Death is scary.
Death is really, really scary. And it should be.
Think about it for five seconds. No, really, stop for five seconds and think about it. You can die at any given second for any reason. You have no control over it, no matter how hard you try. You exercise? Great. You eat healthy? Awesome. You have good genes? Wonderful. You make decent pay? Fantastic. None of it prevents you from dying at any moment. None of it at all. If we stop for five seconds to consider this, maybe we’d start taking life a little more seriously and not be content with conversations about what we’re doing this weekend or what we did last weekend. Maybe we’d try to get to the bottom of why the heck we exist in the first place.
Frankly, if death is the end, we don’t exist for any reason at all. We die, our friends die, our families die, our children eventually die, our grandchildren eventually die, our plants die, our pets die, Earth dies, eventually the universe dies. There’s no more life because everything that visibly exists dies.
So in conclusion, death should be terrifying. It should spring up a root of fear and anxiousness in our hearts. It should paralyze us to the point that we consider: “Is this really it? Is this really everything life adds up to? Death?”
I know for a lot of people that this fear of death is a reality. They often work themselves until they are dead tired because they want to fix the problems they see in the world. They often collapse at the end of the day with thoughts circling in their head about the mundanity and the utter depravity of our world. They are anxiously anticipating the next day because they know that it is only full of more hard things: difficult conversations with hurt friends; mourning over lost loved ones; broken relationships and friendships; cultures of violence and oppression; disease; war; political unrest; the list goes on and on and on. It’s exhausting and there are two real reasons we find ourselves in these cycles.
First, these thoughts are only acting as a distraction of the fear that underlies them: the fear of death. The fear that says if I stop doing all these things and give myself a second to think and consider the ultimate outcome of my actions, they will be meaningless, because every single thing dies anyway. So we work and work and work and work. So we distract and distract and distract and distract ourselves so the thoughts don’t have a second to be real. We don’t give ourselves a second to realize that indeed, as the great philosophical mind of Ecclesiastes writes, “I have seen all the things that are done under the sun; all of them are meaningless, a chasing after the wind.”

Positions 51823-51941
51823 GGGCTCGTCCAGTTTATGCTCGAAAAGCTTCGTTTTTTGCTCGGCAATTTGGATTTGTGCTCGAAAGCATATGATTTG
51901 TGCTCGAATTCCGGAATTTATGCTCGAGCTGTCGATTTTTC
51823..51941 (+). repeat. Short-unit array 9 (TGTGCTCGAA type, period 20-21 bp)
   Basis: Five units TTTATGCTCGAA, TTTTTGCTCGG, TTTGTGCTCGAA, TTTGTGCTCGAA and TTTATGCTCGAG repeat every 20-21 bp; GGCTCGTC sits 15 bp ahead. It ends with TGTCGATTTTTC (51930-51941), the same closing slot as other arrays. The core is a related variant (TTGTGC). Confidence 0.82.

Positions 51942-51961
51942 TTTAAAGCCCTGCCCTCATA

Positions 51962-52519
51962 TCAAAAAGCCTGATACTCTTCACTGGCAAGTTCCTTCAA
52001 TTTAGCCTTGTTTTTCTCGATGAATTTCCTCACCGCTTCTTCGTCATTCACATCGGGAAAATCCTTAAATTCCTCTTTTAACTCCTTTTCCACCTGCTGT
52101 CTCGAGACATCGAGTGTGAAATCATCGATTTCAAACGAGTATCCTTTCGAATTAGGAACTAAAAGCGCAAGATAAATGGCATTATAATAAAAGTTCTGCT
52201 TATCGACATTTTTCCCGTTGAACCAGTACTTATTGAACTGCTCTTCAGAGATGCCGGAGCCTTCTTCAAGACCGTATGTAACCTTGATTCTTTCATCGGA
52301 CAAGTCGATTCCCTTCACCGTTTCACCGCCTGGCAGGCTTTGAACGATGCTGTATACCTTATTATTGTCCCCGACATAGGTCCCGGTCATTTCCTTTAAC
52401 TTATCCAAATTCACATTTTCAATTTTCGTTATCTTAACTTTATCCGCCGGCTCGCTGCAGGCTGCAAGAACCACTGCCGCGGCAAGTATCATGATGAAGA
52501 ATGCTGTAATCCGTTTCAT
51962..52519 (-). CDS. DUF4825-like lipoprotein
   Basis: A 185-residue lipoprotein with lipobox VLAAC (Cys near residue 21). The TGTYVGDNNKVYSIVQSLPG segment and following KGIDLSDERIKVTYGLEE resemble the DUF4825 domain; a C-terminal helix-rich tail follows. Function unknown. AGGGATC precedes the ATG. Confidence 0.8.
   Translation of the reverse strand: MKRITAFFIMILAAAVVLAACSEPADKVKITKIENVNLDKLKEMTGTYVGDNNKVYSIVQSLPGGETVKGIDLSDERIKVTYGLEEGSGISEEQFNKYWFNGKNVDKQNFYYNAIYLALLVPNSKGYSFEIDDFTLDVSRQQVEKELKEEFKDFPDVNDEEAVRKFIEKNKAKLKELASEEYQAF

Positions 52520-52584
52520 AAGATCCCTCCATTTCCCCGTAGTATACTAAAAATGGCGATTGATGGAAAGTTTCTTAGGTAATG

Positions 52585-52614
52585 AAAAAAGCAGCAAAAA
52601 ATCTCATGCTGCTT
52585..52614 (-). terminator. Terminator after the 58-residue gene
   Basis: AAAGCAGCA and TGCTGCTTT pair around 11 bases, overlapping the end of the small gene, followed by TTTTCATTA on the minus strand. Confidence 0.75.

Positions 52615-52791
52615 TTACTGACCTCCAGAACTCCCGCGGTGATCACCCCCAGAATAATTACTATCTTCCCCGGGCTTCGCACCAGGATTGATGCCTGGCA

Second, the working and working and working and working is all driven from a true thought that the world is not how it ought to be. This is quickly followed, however, by the false thought that we have the power to do anything about it. We think that we can fix all the world’s problems. If everyone would just get on the same page and work toward our view of how the world should work, the world would be okay. So we work toward this endlessly, exhaustingly. This self-savior-of-the-world thought, however, cannot be true because we cannot stop Death. Even in the face of all the atrocities we see on a seemingly daily basis, the ultimate way the world seems to be going wrong is Death, which is inevitable.
I’m going to get really, really up front for a second. You cured cancer? Awesome, that person with cancer will still eventually die. You ended war? Awesome, everyone involved will still eventually die. You stopped racism? Awesome, everyone of every race still eventually dies. You fixed global warming? Awesome, the Earth is still going to be burned up by the sun and still eventually dies. You fixed the issues with the church? Awesome, the pastors and congregation still die. I implore you consider the reasoning behind what I’m saying. I’m by no means saying that any of these causes are wrong or bad or shouldn’t be pursued – in fact I believe they all ought to be pursued. What I am saying, however, is that these things are meaningless IF death is the end and is ultimate.
Death acts as a zero if life is as formulaic as we like to make it. Here is the basic formula:
Death*(Cure + Success + End World Hunger + Good) = Death
Now, again, everything is meaningless if we just return to being dust that will eventually burn up in the heat of a dying sun. There is, however, a way all things are not meaningless, but you have to take death out of the equation. Something basically like this:
Cure + Success + End World Hunger + Good = ??
Note the question marks though. Even if we eradicated death from the equation, it still does not provide a very stable source of purpose and meaning. In fact, once you reach a Cure, Success, End World Hunger, or Good, there is nothing really left to live for or chase after and it almost seems as if this too becomes boring, mundane, and death-like. There has to be a circumstance where there is no death and something greater than the things this world has to offer or needs fixed. Otherwise, all of our efforts amount to absolutely nothing and our lives and all we do in them mean absolutely nothing as well.
That is where the concept of living forever comes into play. Let’s look at Life as if it acted like an infinity (because in this case it is eternal). Here is the equation we could look at: